Fertility in the western world has been a concern in the media recently — in England and Wales, the birth rate dropped in 2018 by 3.2 per cent, following 2017s statistics. This drop was also a 9.9 per cent decrease on 2012s peak. There are a few reasons that can explain this drop, including the fact that couples are choosing to focus on their careers and start their family later.
Yet, fertility is an issue for some. According to the NHS, while 84 per cent of couples will conceive naturally within a year if the have regular unprotected sex, one in seven couples may struggle to conceive. While some may go down the route of IVF, others may choose to have surgical procedures to help treat infertility.
Many people have tried complementary therapies such as Maternity Reflexology to help them conceive and provide support throughout the pregnancy and birth.
There are also supplements available for both partners to take to help boost their fertility levels. Health supplements like coenzyme Q10, for example, boosts fertility by improving sperm quality.
But, while these are all ways we can try to increase our chances of conceiving, there are many bizarre fertility rituals evident across the world. Here, we take a look:
A Zimbabwe cocktail
There are many foods and drinks that are aphrodisiacs. The likes of oysters, asparagus, and pomegranate are all said to have seductive connotations, while some restaurants and bars have concocted what they believe to be sensual cocktails.
However, locals in Zimbabwe have taken it to a whole new level. It’s believed that baboon urine carries hormones that can boost male and female fertility. People are known to mix baboon urine with beer in a bid to aid their likelihood of becoming parents. Unsurprisingly, medical professionals in Africa advise against this ritual!
Congo roof-top decorations
For some trendy bars, underwear might be a decorative feature. Muriels in Belfast, Northern Ireland, is well known for having ladies’ garments on show. While this is for décor, this isn’t the case in the Congo. It’s customary for the nation’s Yansi people to throw their underwear onto their roof when it’s a waning moon. This is meant to help boost fertility and the rate of conception.
Fertility furniture in Italy
Naples, Italy, is home to the mysterious ‘miracle chair’. Believed to have been owned by Saint Maria Francesco of the Five Wounds of Jesus, this chair sees thousands of women queue up to sit in it and be blessed with increased fertility levels.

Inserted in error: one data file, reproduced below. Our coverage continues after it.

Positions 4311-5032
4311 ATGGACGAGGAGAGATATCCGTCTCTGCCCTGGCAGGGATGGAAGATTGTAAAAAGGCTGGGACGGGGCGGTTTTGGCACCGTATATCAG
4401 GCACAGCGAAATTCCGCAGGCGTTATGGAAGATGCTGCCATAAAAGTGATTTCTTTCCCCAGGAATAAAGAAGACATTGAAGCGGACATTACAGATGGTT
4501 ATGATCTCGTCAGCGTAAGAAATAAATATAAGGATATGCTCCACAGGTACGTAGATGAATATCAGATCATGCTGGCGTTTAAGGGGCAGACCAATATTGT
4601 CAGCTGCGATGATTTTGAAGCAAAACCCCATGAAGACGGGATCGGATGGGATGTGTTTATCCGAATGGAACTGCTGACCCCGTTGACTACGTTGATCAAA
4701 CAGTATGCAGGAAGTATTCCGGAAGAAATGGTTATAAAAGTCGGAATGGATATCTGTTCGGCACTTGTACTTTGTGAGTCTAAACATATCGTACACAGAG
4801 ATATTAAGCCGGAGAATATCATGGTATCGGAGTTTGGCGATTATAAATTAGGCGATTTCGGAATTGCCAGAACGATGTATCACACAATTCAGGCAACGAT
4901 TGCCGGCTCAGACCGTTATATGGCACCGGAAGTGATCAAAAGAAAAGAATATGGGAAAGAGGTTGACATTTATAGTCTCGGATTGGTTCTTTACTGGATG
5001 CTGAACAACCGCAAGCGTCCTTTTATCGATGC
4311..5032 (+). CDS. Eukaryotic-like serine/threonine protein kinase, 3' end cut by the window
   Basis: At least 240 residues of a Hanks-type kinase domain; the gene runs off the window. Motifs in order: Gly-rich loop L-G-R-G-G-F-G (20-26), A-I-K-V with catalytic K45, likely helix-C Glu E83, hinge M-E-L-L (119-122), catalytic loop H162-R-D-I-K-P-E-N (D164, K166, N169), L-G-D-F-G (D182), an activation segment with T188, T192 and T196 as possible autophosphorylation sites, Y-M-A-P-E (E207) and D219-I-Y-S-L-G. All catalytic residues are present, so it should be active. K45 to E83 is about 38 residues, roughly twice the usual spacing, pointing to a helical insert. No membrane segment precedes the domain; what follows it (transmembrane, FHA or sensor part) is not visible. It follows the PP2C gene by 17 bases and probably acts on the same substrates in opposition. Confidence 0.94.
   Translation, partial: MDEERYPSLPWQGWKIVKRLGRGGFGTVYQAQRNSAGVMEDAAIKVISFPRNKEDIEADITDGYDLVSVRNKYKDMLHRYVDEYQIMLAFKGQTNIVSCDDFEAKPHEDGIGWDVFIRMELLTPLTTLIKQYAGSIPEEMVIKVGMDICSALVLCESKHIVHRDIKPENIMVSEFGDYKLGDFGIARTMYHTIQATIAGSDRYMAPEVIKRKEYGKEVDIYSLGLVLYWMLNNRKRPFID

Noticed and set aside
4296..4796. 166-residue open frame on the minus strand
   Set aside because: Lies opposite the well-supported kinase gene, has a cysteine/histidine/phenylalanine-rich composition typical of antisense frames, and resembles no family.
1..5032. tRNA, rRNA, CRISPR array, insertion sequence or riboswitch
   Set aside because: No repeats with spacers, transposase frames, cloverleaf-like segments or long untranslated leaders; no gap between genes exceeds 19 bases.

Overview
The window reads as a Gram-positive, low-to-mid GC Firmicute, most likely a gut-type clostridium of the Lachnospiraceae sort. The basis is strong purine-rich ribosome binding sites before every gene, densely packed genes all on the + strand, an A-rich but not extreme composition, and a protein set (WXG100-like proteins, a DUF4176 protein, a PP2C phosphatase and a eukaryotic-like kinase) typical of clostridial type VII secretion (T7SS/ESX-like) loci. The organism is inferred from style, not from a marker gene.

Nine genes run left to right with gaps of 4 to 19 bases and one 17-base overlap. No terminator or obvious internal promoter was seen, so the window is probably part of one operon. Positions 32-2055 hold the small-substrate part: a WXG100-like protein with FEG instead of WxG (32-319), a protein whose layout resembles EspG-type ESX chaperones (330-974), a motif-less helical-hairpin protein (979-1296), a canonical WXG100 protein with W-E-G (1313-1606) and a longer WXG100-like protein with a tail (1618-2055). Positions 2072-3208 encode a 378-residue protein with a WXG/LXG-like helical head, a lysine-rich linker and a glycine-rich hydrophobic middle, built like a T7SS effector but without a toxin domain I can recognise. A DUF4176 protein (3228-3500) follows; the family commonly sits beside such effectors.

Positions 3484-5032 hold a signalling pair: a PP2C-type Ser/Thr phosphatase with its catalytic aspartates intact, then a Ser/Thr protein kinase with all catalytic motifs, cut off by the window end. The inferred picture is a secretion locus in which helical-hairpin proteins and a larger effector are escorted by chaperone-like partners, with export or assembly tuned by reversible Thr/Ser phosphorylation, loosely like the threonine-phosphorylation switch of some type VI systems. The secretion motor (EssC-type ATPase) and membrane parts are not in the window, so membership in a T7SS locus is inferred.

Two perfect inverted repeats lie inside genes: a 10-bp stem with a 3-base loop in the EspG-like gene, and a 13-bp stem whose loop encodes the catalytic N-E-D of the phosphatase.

There’s obviously no scientific proof that this will work, but around the chair are thousands of pictures of babies born to ladies shortly after they took part in this ritual.
In the west, when someone dies, wills are part of the process of distributing possessions among our nearest and dearest. However, Cantonese funeral traditions seem to have taken it one step further. Often, the daughters-in-law of the deceased will cover their stomachs with green cloths — this colour as associated with spring, growth and fertility. They will then rub their bodies against the coffin in a bid to gain the procreative power of the recently deceased person.
In Istanbul, you’ll find the Wishing Column at the Hagia Sophia Museum. The museum, which has previously been a church and then a mosque, sees people come from far and wide to see the column which is said to weep holy water. It’s often referred to as being the tears of the Virgin Mary. Women will stick their thumb into the hole and rotate it as far as they can in the hope of boosting their fertility levels. They believe that this is their way of being blessed by this sacred water.
A Hungarian hose down
In Hungary, Holloko, there is a yearly Easter tradition where men dress up in costumes and drench women in buckets of water. This ritual dates back to as early as the 2nd century and is believed to be a way to cleanse women in order to give them the gift of fertility. Women who want to participate line the streets in traditional clothing and wait for males to throw water over them.
Admittedly, not as fun and eccentric as other traditions, but Britain has a fertility ritual too including Cornwall’s ‘Crick Stone’. Its legend dates back over 4,500 years and it’s said that if a woman passes through it seven times, they’ll fall pregnant shortly after.
Article collated by natural health supplement supplier Pharma Nord, a stockist of Q10 tablets
Stork image by Sarah Richter from Pixabay
Crick Stones image by LoggaWiggler from Pixabay